Version française
Home     About     Download     Resources     Contact us    
Browse thread
[Caml-list] looping recursion
[ Home ] [ Index: by date | by threads ]
[ Search: ]

[ Message by date: previous | next ] [ Message in thread: previous | next ] [ Thread: previous | next ]
Date: -- (:)
From: brogoff <brogoff@s...>
Subject: Re: [Caml-list] looping recursion
On Thu, 29 Jul 2004, Brian Hurt wrote:
> On Thu, 29 Jul 2004, james woodyatt wrote:
> > On 29 Jul 2004, at 09:12, Brian Hurt wrote:
> > > On Thu, 29 Jul 2004, brogoff wrote:
> > >>
> > >> Some problems are just way easier to solve with imperative programming
> > >> though. Have you ever taken a look at purely functional catenable
> > >> deques?
> > >
> > > Just got added to extlib, for the record.  A simplistic version that
> > > actually isn't that much more complicated than the imperitive
> > > implementation.
> >
> > This is extraordinary!  Do you really mean to say the deques are purely
> > functional, catenable *and* offering the same complexity as the
> > non-persistent implementation?  Which algorithm was added to extlib?
> >
>
> The version added is O(1) ammoritized.  It has the same problem as
> quicksort and hashtables, in that on average about 1 operation in N has
> cost O(N), instead of strict O(1).
>
> The library added was the simplest double list implementation.  Basically,
> the queue is broken into two parts- a front part and a back part, both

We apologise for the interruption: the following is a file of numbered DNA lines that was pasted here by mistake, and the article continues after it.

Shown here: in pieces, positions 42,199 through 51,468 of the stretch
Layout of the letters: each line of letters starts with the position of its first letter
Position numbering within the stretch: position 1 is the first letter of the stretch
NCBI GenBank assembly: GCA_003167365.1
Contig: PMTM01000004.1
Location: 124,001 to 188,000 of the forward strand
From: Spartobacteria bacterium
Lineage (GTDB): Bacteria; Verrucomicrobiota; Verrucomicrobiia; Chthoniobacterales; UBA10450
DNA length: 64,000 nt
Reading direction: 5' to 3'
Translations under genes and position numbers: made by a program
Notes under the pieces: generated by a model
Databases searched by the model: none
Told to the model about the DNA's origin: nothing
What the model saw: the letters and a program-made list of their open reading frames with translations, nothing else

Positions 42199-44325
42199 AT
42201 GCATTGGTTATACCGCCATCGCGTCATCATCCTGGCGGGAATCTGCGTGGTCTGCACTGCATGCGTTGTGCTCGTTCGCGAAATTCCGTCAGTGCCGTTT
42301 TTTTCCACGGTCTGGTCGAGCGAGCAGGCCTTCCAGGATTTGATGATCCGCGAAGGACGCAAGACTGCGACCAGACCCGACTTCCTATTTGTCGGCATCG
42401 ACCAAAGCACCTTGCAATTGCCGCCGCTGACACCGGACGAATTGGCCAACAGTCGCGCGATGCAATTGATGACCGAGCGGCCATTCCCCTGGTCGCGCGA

> kept in lists.  The back part list is kept in reverse order- so to add an
> element to the end of the queue, you prepend it to the back part list.
> You remove elements from head of the front part queue, and when it's
> empty, you replace it with the reverse of the back part list.

What you've described so far is a queue. I guess I was really oblique in my
message, or I'm just being really obtuse, but what I am basically asking for
something that implements this signature (people who don't likw modules, avert
your gaze!)

module type CatenableDeque =
  sig
    type 'a t
    val empty : 'a t
    val is_empty : 'a t -> bool

    val push_first : 'a -> 'a t -> 'a t
    val first : 'a t -> 'a
    val rest : 'a t -> 'a t

    val push_last : 'a -> 'a t -> 'a t
    val last : 'a t -> 'a
    val front : 'a t -> 'a t

    val append : 'a t -> 'a t -> 'a t
  end

and I want to be able to efficiently add at both ends and catenate. I ended up
doing this instead

module type ImpCatenableDeque =
  sig
    type 'a t

    val make : 'a -> 'a t

    val of_list : 'a list -> 'a t
    val to_list :  'a t -> 'a list

    val first   : 'a t -> 'a
    val last   : 'a t -> 'a

    val prev   : 'a t -> 'a t
    val next   : 'a t -> 'a t

    val insert_first : 'a -> 'a t -> unit
    val insert_last : 'a -> 'a t -> unit

    val remove_first : 'a t -> unit
    val remove_last : 'a t -> unit

    (** conc_front x y : x is modified so that y is in front, y destroyed *)
    val conc_front : 'a t -> 'a t -> unit
    (** conc_back x y : x is modified so that y is in back, y destroyed *)
    val conc_back : 'a t-> 'a t -> unit

    val iter : ('a -> unit) -> 'a t -> unit
    val iteri : (int -> 'a -> unit) -> 'a t -> unit
  end

and yes the implementation is a CS101 style doubly linked list, fraught with
peril. It may be mildly interesting to compare performance versus James
Woodyatt's version using lazy. If I remember correctly, Kaplan and Tarjan use
the term purely functional to exclude lazy in one of their papers, and just
allow primitive list ops like car/cdr/cons etc.

-- Brian

-------------------
To unsubscribe, mail caml-list-request@inria.fr Archives: http://caml.inria.fr
Bug reports: http://caml.inria.fr/bin/caml-bugs FAQ: http://caml.inria.fr/FAQ/
Beginner's list: http://groups.yahoo.com/group/ocaml_beginners